Hat Tip: Jean Stoner
First, there was Climate Gate – the scandal with hacked emails suggesting scientists have abused data for research on global warming. Now, another international climate scandal is emerging that may have an impact on the talks in Copenhagen.
Europe’s top police body Europol, the closest thing that European Union has to the American FBI, has exposed a massive fraud with the unions official market in carbon credits, the Emission Trading System.
The fraud is costing tax payers in a handful of European countries more than five billion euro – 7 billion dollars – and raises doubts about the effectiveness of carbon trading as a measure to curb emissions.
Europol director Rob Wainwright issued the following statement:
These criminal activities endanger the credibility of the European Union Emission Trading System and lead to the loss of significant tax revenue for governments.
Police authorities in Belgium, Denmark, France, the Netherlands, Spain and the United Kingdom have worked together in what Europol calls a process to identify and disrupt the organized criminal structures behind these fraud schemes.
Lets see if we can explain the scheme, using this graphic provided by Europol.
The fraud is based on a what is tax experts and investigators call as a Carousel fraud with missing traders.
This carousel generates money by stealing value added tax from governments.
The first step of the criminals is to open a trading account with a national carbon registry, in the name of a newly registered company.
From there, this company buys EU emission allowances in another country on one of the six official carbon exchanges in Europe.
After that, these emission allowances are moved to another country, and subsequently sold to an unregulated broker in yet another country.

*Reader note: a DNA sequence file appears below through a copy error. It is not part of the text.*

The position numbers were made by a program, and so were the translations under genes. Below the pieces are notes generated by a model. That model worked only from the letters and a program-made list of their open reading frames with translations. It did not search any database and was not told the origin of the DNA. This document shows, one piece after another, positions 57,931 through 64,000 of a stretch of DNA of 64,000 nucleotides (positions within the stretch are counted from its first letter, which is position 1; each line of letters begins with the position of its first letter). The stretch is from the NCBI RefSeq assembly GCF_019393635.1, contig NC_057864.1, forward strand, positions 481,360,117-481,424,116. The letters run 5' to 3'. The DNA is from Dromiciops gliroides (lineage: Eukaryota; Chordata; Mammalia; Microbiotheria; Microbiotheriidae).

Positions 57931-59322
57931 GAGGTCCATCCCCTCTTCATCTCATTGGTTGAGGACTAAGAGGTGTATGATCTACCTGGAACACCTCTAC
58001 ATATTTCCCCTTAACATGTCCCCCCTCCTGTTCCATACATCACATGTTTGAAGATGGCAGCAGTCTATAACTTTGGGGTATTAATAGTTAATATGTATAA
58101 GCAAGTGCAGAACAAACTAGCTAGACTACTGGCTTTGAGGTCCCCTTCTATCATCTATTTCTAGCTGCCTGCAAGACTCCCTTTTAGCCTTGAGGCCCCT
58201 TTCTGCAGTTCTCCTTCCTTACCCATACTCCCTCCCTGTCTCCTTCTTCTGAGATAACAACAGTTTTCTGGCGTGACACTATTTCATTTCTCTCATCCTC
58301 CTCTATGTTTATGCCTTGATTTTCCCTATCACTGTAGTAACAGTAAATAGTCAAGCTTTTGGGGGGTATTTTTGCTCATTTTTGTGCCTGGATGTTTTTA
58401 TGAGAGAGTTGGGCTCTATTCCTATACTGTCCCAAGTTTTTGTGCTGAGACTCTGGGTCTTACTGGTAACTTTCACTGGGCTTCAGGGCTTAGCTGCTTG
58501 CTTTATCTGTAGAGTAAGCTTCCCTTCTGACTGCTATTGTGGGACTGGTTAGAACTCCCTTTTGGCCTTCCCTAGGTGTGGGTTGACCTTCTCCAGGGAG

This broker then charges VAT on these transactions but does not pay the collected VAT to the tax authorities.
Just before the tax authorities realize that this company owes them huge amounts of VAT, basically a period of a few months, the company and its owners disappear.
A new company is set up, using other front men, to repeat the carousel. Crime rings that run such schemes can have several dozen or hundreds of companies whose real owners are difficult to trace.
Basically, this type of fraud is possible because European countries continue to disagree on single market tax legislation. Carousel fraud is a constant feature in the European cross-border market and until recently only happened with shipments of valuable goods such as iPods or flat-panel tvs, not with carbon credits.
Europe’s tax commissioner, in an interview with EUX.TV, has estimated the damage from these carousel frauds at more than 60 billion euro per year as European finance minister continue to disagree on effective measures to fight this fraud.
The Emission Trading System system was set up in 2005 as part of Europe’s efforts to curb emissions of greenhouse gases. That topic now is at the top of the agenda at the UN Climate summit in Copenhagen this week and next. This unprecedented and massive fraud is likely to prove a major embarrassment for EU negotiators.